Benzodiazepines approved by Food and Drug Administration (FDA) include:
- Xanax (alprazolam)
- Librax (chlordiazepoxide HCl/clidinium bromide)
- Librium (chlordiazepoxide HCI)
- Onfi (clobazam)
- Klonopin (clonazepam)
- Gen-Xene, Tranxene (clorazepate)
- Diastat, Diastat Acudial, Valium, Valtoco (diazepam)
- Ativan (lorazepam)
- Doral (quazepam)
- Restoril (temazepam)
Other Prescription Medications
There are other types of prescription medications that may be used to treat anxiety disorders.
Tricyclic antidepressants are an older class of antidepressant medications.
They are not as commonly used as SSRIs or SNRIs, but they may be helpful for some people.
Examples of tricyclic antidepressants include:
- Anafranil (Clomipramine)
- Asendin (Amoxapine)
- Pamelor (Nortriptyline)
- Sinequan (Doxepin)
- Surmontil (Trimipramine)
- Tofranil (Imipramine)
Monoamine oxidase inhibitors (MAOIs)
MAOIs are a type of antidepressant medication that is not as commonly used as other types of antidepressants.
They may be helpful for some people, but they can have serious side effects.
Examples of MAOIs include:
- Eldepryl (selegiline)
- Marplan (isocarboxazid)
- Nardil (phenelzine)
- Azilect (rasagiline)
- Emsam (selegiline transdermal)
- Zelapar (selegiline orally disintegrating tablets)
Beta-blockers are a type of medication that is most often used to treat heart conditions.
They can also be used to treat anxiety disorders.
Examples of beta-blockers include:
- Inderal (Propranolol)
- Tenormin (Atenolol)
- Lopressor (Metoprolol)
Buspirone is a type of medication that the FDA approves to treat anxiety disorders. It is in a class of medications called azapirones.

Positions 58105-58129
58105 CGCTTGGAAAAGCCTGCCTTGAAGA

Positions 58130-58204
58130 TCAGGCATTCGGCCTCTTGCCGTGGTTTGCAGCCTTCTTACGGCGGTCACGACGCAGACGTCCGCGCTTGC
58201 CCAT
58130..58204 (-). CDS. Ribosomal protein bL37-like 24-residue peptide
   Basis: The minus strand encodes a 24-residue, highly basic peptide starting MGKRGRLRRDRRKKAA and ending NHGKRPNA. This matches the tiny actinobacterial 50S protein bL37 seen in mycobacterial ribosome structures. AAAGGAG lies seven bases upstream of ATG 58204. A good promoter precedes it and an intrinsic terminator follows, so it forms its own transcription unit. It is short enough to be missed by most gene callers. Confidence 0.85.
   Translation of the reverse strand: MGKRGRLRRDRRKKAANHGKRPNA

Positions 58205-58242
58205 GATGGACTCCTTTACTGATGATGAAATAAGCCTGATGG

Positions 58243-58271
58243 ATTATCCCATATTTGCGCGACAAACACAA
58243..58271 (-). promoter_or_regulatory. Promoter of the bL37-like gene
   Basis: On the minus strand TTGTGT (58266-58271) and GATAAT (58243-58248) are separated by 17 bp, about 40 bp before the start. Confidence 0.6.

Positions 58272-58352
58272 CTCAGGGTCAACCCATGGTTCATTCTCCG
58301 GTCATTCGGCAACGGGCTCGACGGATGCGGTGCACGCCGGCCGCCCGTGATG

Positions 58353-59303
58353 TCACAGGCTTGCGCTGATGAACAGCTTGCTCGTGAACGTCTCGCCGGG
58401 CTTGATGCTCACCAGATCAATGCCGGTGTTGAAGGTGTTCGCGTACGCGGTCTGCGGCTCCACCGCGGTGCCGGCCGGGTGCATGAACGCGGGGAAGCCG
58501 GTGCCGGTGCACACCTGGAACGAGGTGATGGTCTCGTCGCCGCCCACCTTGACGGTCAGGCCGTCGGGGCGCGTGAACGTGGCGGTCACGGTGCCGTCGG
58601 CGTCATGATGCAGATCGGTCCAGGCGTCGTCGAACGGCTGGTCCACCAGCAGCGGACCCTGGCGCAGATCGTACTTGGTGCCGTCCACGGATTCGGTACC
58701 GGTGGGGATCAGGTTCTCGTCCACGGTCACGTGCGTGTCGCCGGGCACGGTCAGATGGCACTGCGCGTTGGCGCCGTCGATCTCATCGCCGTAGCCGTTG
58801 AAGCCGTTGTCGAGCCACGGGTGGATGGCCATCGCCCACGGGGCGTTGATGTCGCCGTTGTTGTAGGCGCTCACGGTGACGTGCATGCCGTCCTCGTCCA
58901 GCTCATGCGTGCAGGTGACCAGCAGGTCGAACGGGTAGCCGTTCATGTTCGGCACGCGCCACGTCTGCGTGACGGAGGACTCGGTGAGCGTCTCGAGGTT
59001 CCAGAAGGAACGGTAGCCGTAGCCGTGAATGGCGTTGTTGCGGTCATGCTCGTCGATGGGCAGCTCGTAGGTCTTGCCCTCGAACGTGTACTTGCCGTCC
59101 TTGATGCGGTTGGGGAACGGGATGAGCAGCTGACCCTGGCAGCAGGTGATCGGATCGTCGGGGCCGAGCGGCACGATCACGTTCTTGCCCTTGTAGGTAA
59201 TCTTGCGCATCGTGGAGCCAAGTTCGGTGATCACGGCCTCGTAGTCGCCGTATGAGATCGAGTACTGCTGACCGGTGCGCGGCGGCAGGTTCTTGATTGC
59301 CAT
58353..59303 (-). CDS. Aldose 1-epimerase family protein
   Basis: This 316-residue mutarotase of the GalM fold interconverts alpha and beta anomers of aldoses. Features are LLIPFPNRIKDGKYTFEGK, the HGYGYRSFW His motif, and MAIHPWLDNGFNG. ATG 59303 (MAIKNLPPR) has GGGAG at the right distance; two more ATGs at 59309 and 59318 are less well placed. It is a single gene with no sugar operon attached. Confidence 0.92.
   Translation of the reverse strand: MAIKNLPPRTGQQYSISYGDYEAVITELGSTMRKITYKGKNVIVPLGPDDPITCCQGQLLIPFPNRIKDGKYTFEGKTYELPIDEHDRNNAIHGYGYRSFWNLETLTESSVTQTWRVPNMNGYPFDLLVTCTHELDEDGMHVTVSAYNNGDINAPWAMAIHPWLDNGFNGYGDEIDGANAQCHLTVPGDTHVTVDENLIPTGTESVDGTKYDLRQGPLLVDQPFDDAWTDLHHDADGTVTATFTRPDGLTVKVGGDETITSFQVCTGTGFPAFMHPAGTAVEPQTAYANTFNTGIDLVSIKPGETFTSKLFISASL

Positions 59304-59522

Cognitive Behavioral Therapy
If you experience symptoms of anxiety, you may benefit from psychotherapy (a type of counseling).
Cognitive-behavioral therapy (CBT) is a type of psychotherapy that can be effective for treating anxiety disorders.
Through CBT, you work with a therapist to identify negative thoughts and behaviors and replace them with healthier beliefs. CBT can take place in individual therapy sessions or in group therapy.
Exposure therapy is another type of therapy that involves gradually exposing yourself to the things that trigger anxiety.
The goal of exposure therapy is to help you confront your fears and learn to control symptoms of anxiety.
Exposure therapy uses systematic desensitization, which involves the following steps.
- Relax: The therapist teaches you relaxation techniques like progressive muscle relaxation, guided imagery, and deep breathing to help manage symptoms of anxiety.
- List: The therapist helps create a list of triggers and ranks them in the order of intensity.
- Expose: The therapist gradually exposes anxiety-provoking objects or situations and encourages the use of relaxation techniques to manage the body’s fight-or-flight response/symptoms of anxiety.
Dialectical Behavioral Therapy
Dialectical behavioral therapy (DBT) is a well-known treatment that is effective for treating anxiety disorders.
DBT encourages the acceptance of anxiety and helps work on change of thoughts and behaviors through four main skills – mindfulness, interpersonal effectiveness, distress tolerance, and emotional regulation.
The goal of psychoanalytic therapy is to face and uncover past conflicts and work through these issues.
Studies have shown remission rates of 40% for both CBT and psychoanalysis.